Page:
Italian word of the day: ‘Boh’

Where did this expression come from? Why do Italians say it so often? Is it even a word? Who knows!

Italian word of the day: 'Boh'
Photo: DepositPhotos

If you’re anything like me, there’ll be plenty of times in Italy when you just don’t know the answer.

Why hasn’t a single bus come in 45 minutes? I don’t know. Do you really need that piece of paperwork or can you get by with a wink and a smile? I don’t know. Which region makes the best pasta? Heaven help me, I don’t know.

That’s why I’m such a big fan of today’s word: boh.

It means ‘I don’t know’, but in its most informal form – like when we shorten the phrase to ‘dunno’.

– Di dov’è?
– Boh, forse Puglia… ma che ne so?

– Where’s she from?
– Dunno, maybe Puglia… but what do I know?

Don’t be fooled by the transcription: it doesn’t rhyme with “oh” or “so” in English. Instead the vowel is shorter: more of a “buh”.

And according to the dictionary, Italians have been making this funny B sound since circa 1840 to express “doubt, indifference or reticence”. 

– Com’è andata?
– Boh! Vediamo.

– How did it go?
– Who knows? We’ll see.

– Quale preferisci?
– Boh!

– Which one do you prefer?
– I dunno! (or: I don’t care)

– Hai progetti di cercare un lavoro?
– Boh.

– Do you plan to look for a job?
– Dunno. (or: I don’t want to talk about it)

Italians often underline their point by what I like to think of as Doing The Boh: a thrust of the chin forward and up, lips pulled down. If the tone you’re going for is “how the heck should I know?”, spread your palms up and out for emphasis. 

One final note: boh is not to be confused with similar sounding beh, which means ‘well…’ or bah, which means… actually, that one’s a little more complicated. Perhaps we’ll come to it another time. Who knows?

Do you have a favourite Italian word, phrase or expression you’d like us to feature? If so, please email us with your suggestion.

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Italian expression of the day: ‘Può darsi’

This might be just the Italian phrase you need.

Italian expression of the day: 'Può darsi'
Photo: Annie Spratt/Unsplash/Nicolas Raymond

Today’s expression is one I learned courtesy of my Italian in-laws, who frequently use it as a non-committal response to my suggestions.

This isn’t a phrase that ever came up in Italian class, and at first I wasn’t sure what they were saying. But from the context it was obvious that it meant something like “perhaps” or “possibly”.

– Forse sono in ritardo a causa del traffico

– Può darsi

– Maybe they’re late because of the traffic

– Possibly

When può darsi is used alone as a response, it’s not always clear just how likely the speaker thinks something is.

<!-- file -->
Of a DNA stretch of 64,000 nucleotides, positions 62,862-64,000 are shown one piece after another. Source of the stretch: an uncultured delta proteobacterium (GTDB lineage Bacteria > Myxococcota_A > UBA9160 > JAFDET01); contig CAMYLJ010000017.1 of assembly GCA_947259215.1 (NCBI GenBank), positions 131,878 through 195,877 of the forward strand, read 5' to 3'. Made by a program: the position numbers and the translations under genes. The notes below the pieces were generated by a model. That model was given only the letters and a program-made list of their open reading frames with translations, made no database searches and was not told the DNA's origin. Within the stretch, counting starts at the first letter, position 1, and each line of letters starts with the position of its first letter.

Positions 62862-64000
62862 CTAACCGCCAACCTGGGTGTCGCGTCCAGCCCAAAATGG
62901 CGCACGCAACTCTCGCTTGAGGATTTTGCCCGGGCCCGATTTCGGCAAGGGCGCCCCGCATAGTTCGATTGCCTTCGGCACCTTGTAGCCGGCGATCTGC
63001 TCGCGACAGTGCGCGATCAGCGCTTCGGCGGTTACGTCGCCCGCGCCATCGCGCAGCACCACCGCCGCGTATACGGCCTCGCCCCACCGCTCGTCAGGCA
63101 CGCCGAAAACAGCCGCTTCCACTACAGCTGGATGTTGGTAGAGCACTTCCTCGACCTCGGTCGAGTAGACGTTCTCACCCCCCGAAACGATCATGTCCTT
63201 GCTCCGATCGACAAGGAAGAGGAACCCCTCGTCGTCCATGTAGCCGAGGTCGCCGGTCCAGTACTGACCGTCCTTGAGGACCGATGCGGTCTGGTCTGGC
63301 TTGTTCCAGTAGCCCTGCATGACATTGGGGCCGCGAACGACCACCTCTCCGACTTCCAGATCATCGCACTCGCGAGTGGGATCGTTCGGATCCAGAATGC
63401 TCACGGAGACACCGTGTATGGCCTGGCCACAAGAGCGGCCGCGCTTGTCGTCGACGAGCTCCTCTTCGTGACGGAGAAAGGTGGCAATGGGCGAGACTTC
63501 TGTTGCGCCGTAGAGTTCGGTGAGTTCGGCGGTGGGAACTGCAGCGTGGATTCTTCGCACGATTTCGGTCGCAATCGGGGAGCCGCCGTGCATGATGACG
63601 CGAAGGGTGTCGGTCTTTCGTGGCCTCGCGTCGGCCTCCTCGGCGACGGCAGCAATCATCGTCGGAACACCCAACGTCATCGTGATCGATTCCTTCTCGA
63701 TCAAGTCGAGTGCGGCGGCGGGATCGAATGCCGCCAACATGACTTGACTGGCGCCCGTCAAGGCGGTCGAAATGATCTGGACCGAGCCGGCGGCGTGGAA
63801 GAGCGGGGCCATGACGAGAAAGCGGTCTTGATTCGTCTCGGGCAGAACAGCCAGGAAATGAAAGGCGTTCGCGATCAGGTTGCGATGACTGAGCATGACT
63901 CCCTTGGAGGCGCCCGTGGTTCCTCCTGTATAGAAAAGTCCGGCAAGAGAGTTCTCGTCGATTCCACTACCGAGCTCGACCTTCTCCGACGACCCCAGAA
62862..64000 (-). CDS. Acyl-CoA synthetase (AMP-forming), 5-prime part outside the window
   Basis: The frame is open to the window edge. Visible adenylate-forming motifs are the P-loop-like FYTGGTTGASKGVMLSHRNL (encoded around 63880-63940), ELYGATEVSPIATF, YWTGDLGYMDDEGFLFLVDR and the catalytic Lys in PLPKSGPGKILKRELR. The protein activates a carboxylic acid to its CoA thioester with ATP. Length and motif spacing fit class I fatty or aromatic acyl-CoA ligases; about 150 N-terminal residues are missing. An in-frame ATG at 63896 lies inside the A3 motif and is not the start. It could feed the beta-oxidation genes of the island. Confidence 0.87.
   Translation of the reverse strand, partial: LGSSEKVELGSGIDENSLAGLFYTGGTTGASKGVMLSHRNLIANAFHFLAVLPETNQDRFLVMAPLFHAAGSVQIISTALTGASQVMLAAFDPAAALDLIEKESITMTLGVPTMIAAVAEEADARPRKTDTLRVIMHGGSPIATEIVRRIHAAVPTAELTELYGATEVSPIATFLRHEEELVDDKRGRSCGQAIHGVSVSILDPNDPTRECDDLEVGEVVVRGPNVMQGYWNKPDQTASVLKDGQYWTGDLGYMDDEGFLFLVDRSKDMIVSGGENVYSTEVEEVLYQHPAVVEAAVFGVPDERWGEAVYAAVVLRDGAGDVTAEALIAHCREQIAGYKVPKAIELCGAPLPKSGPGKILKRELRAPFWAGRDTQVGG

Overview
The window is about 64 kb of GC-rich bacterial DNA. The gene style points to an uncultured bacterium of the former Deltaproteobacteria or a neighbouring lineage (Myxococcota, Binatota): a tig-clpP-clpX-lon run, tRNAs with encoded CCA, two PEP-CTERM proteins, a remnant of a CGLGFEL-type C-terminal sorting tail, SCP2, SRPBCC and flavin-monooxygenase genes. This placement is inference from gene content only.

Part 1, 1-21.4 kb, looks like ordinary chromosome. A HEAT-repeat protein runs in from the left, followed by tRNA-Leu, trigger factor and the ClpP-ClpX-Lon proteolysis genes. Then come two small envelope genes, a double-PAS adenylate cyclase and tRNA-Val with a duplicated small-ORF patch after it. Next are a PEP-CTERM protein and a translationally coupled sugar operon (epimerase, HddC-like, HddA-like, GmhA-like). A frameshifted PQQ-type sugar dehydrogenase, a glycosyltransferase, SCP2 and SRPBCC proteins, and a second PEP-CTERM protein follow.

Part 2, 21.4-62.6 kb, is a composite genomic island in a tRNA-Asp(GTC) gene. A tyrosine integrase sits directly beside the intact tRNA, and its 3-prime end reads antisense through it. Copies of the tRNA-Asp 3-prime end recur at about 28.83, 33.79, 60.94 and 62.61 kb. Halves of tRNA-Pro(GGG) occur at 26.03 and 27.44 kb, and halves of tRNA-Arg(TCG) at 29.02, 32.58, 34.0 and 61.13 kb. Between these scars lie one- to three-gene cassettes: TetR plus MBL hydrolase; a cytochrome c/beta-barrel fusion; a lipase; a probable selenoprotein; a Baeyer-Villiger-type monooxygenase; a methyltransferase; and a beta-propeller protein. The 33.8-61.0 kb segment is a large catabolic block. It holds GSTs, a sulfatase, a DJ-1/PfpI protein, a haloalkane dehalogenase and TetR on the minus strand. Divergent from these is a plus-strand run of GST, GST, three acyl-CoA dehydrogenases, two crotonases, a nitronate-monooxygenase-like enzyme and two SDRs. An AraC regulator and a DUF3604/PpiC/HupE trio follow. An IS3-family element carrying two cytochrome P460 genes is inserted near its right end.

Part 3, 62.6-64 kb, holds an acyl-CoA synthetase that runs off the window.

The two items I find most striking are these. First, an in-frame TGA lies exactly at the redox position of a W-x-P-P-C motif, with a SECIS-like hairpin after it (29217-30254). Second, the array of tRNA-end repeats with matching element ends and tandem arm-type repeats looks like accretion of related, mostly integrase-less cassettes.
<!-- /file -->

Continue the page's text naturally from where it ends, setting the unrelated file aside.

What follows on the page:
In fact, it can mean anything from “maybe” to “probably”.

Literally translated, the phrase doesn’t make much sense to English speakers. It’s a combination of può (the third-person singular form of the verb potere, ‘to be able‘) and darsi (the reflexive form of the verb dare ‘to give‘). It could be translated literally as “it can be given”.

As well as being used alone, this phrase can be used within sentences instead of forse (maybe) or magari, which is altogether more complicated.

With può darsi you’ll need to pay more attention to the grammar. But it’s worth mastering, as the phrase is very commonly used in spoken Italian.

Unlike forse and magari, sentences using può darsi need to be constructed in a particular way.

The formula you’ll need is può darsi + che + a verb in its subjunctive form.

Here’s an example of what that looks like:

– Può darsi che Gianni sia in ritardo.

– Maybe/it’s possible that Gianni is late

Compare that to the simpler structure of:

– Forse Gianni è in ritardo.

– Maybe Gianni is late

Both sentences effectively mean the same thing.

In the first example, the form of the verb ‘to be’ used is sia because we’re speaking in the subjunctive.

Understandably, language learners often want to run for the hills when they start hearing about the subjunctive mood (congiuntivo). But it doesn’t have to be intimidating.

Put very simply, it’s used whenever you’re not stating a fact. It expresses doubt, possibility, or uncertainty. It may also be used to talk about emotions, or when making suggestions – so for most normal everyday conversations, then.

So, while this is often taught as a more ‘advanced’ bit of grammar, you may want to get on friendly terms with it ASAP in order to partake in everyday chit-chat with Italians. Read a more detailed explanation of it here.

It pays to remember that with può darsi you don’t need to use the verb in the subjunctive form if you’re speaking in the future or conditional tense.

For example, you could also say:

Può darsi che Gianni sarà in ritardo

– Maybe Gianni will be late

Here, the verb refers to the future, so we used sarà – the future simple form of essere (to be).

And once you’ve got the hang of that, you can take things a step further by inserting the word anche (also) in between può and darsi to add emphasis.

Può anche darsi che sia un disastro totale.

– It may well be a total disaster

As mentioned earlier, this phrase is used for things you think are possible or likely.

If you’re a bit more certain about something, it would be better to use probabilmente or è molto probabile (‘probably’ or ‘it’s very likely’).

Will your Italian friends be impressed if you master the use of può darsi?

Sì, è molto probabile!

Do you have an Italian word you’d like us to feature? If so, please email us with your suggestion.